Hi JayByrd,
I'm no expert either but that's why I wanted to start this thread, share knowledge and experence.
Curvature of the earth? I think more so the coriolis efect, that's the earths rotation.
http://en.wikipedia.org/wiki/Coriolis_effect
My rifles are much more capable than I am, but that's the challange, I have however shot a 10" group at a 1000 yards with my .300 win mag. I know that's not that great but I'm still working on it.
Last edited by steelrules on Sep 3rd, 2013, 9:57 pm, edited 1 time in total.
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Re: Firearms enthusiasts only.

Postby JayByrd » Sep 3rd, 2013, 1:07 pm

I think then that curvature of the earth would be an issue for artillery exclusively, as they may have targets that are several km away. At those distances, Point A to Point B is no longer a straight line, but a slightly curved one, and must be calculated. Though if Coriolis Effect (thanks for the link btw) comes into play with target shooting, I expect it applies to the artillery guys as well.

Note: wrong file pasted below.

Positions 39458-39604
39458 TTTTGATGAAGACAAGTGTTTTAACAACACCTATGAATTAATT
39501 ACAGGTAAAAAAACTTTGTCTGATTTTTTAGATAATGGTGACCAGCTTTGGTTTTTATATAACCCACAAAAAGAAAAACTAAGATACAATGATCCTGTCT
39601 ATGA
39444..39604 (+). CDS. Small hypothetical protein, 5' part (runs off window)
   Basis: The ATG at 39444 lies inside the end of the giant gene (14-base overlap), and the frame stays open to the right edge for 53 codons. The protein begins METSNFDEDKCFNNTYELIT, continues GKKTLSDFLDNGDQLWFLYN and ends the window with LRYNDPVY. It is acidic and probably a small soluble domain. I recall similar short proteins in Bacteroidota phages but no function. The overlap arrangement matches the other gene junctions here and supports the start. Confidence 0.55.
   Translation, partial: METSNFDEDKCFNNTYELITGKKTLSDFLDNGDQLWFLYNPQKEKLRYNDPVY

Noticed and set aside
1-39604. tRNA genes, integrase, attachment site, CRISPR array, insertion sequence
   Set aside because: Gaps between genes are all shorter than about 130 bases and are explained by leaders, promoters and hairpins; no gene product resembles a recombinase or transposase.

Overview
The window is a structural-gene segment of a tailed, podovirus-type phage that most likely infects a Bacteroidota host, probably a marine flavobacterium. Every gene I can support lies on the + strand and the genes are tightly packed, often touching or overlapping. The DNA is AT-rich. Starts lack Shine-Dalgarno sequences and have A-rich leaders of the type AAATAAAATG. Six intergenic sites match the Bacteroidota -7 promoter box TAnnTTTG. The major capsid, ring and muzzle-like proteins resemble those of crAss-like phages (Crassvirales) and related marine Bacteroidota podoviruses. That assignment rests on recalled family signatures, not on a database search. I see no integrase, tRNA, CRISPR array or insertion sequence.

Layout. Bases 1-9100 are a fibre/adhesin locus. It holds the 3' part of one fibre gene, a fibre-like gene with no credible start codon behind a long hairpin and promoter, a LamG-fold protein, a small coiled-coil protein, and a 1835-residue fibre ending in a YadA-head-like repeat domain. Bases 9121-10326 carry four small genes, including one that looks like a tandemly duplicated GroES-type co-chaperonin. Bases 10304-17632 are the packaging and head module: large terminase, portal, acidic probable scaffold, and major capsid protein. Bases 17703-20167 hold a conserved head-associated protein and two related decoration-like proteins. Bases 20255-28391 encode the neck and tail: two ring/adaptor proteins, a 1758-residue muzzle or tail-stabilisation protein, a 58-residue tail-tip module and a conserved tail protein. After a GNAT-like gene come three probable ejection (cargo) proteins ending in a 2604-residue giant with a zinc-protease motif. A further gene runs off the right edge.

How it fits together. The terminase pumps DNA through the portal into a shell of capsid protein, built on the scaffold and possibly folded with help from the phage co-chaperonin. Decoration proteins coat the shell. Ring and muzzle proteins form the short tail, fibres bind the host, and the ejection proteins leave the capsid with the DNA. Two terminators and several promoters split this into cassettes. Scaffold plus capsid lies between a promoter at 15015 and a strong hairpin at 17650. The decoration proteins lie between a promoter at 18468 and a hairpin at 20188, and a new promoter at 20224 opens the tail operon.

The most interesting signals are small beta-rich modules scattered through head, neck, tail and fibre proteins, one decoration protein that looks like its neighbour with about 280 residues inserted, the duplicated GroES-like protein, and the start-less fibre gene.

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Re: Firearms enthusiasts only.

Postby JayByrd » Sep 3rd, 2013, 1:07 pm

I think then that curvature of the earth would be an issue for artillery exclusively, as they may have targets that are several km away. At those distances, Point A to Point B is no longer a straight line, but a slightly curved one, and must be calculated. Though if Coriolis Effect (thanks for the link btw) comes into play with target shooting, I expect it applies to the artillery guys as well.
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Re: Firearms enthusiasts only.

Postby Glacier » Sep 3rd, 2013, 3:32 pm